Friend, you’re not alone. Up to 75 percent of postmenopausal women report they have painful sex, said Dr. James A. Simon, Clinical Professor of Obstetrics and Gynecology at George Washington University. You can blame your ovaries, which are no longer delivering the level of estrogen you once needed to get periods and have babies (even if being a mother didn’t interest you). Before menopause, estrogen also helps maintain the thickness, elasticity and lubrication of vaginal tissues.
It’s bad enough that reduced estrogen can bring on hot flashes, night sweats, weight gain, bone loss, mood swings and sleep disturbances. But when sex becomes painful that’s the last straw. It’s called dyspareunia (pronounced dis-pa-roon-ia), which is most often a symptom of Vulvovaginal Atrophy (VVA) due to menopause. Besides painful intercourse, VVA can cause vulvar or vaginal irritation, itching, burning, dryness and light bleeding.
But you don’t have to live with dyspareunia or vaginal dryness. You certainly don’t. You can try treating it with over-the-counter lubricants and moisturizers, suppositories, estrogen therapy or SERMS, which are “non-hormonal, synthetic molecules that bind to estrogen receptors in the body and mimic the effects of estrogen, without being estrogen,” explained Dr. Mary Jane Minkin, Clinical Professor, Department of Obstetrics, Gynecology and Reproductive Sciences, Yale Medical School.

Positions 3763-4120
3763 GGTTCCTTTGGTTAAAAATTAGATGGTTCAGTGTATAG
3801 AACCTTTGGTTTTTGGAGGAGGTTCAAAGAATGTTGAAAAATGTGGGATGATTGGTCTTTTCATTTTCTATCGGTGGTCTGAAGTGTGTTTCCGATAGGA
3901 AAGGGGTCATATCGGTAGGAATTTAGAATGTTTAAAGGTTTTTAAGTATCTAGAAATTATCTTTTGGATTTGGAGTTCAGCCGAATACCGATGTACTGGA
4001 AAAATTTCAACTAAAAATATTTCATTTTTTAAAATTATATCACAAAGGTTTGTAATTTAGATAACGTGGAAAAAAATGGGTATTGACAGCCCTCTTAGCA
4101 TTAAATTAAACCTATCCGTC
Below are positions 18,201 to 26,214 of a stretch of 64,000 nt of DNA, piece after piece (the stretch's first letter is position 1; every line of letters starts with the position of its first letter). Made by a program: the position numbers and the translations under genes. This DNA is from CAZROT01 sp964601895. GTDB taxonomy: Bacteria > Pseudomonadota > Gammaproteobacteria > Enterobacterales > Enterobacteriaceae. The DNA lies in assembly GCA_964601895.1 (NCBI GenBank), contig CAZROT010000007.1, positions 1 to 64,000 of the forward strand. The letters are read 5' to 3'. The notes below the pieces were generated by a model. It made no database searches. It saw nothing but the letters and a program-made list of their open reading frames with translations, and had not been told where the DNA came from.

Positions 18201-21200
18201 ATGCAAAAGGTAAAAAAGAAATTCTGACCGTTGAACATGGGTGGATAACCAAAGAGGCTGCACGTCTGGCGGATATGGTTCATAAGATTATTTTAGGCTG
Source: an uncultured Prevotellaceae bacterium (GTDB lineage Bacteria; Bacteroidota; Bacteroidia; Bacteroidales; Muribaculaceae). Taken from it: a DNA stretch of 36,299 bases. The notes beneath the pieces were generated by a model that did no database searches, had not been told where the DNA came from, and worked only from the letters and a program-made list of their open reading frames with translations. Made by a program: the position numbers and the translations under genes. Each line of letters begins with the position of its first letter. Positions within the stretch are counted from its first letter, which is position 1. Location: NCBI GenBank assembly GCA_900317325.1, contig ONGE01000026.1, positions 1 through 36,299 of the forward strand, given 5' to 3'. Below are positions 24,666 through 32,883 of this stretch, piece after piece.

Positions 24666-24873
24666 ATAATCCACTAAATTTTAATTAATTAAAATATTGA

“SERMs are used to treat a variety of medical conditions, but the one used to treat moderate to severe painful sex due to menopause is called ospemifene and is sold under the brand name Osphena, which is an oral pill. Ospemifene helps counteract the changes in your vaginal tissues that resulted from low estrogen levels. By improving the condition of your vaginal tissues, ospemifene makes sex less painful, providing the relief you need without hormones,” Dr. Minkin said.
The Food and Drug Administration (FDA) also has approved Osphena for the treatment of moderate to severe vaginal dryness. “The FDA’s approval affirms Osphena is safe and effective for treating this symptom of VVA, broadening its benefits to a larger number of menopausal women,” Dr. Simon added.
Please don’t be afraid or embarrassed to talk to your doctor if you’re suffering from dyspareunia and/or vaginal dryness. Too many women are, needlessly subjecting themselves to pain and stress. While your hot flashes and night sweats might abate, the symptoms of VVA won’t. They might even get worse.
Get ready for the season of joyous alfresco dining with bright, beautiful and practical tableware and seating. Disposable paper and plastic do nothing for the mood, not to mention the environment. Besides, the selection of outdoor goodies we’ve put together from Overstock and Pier I Imports is so reasonably priced, why waste money on things you’re just going to toss in the trash!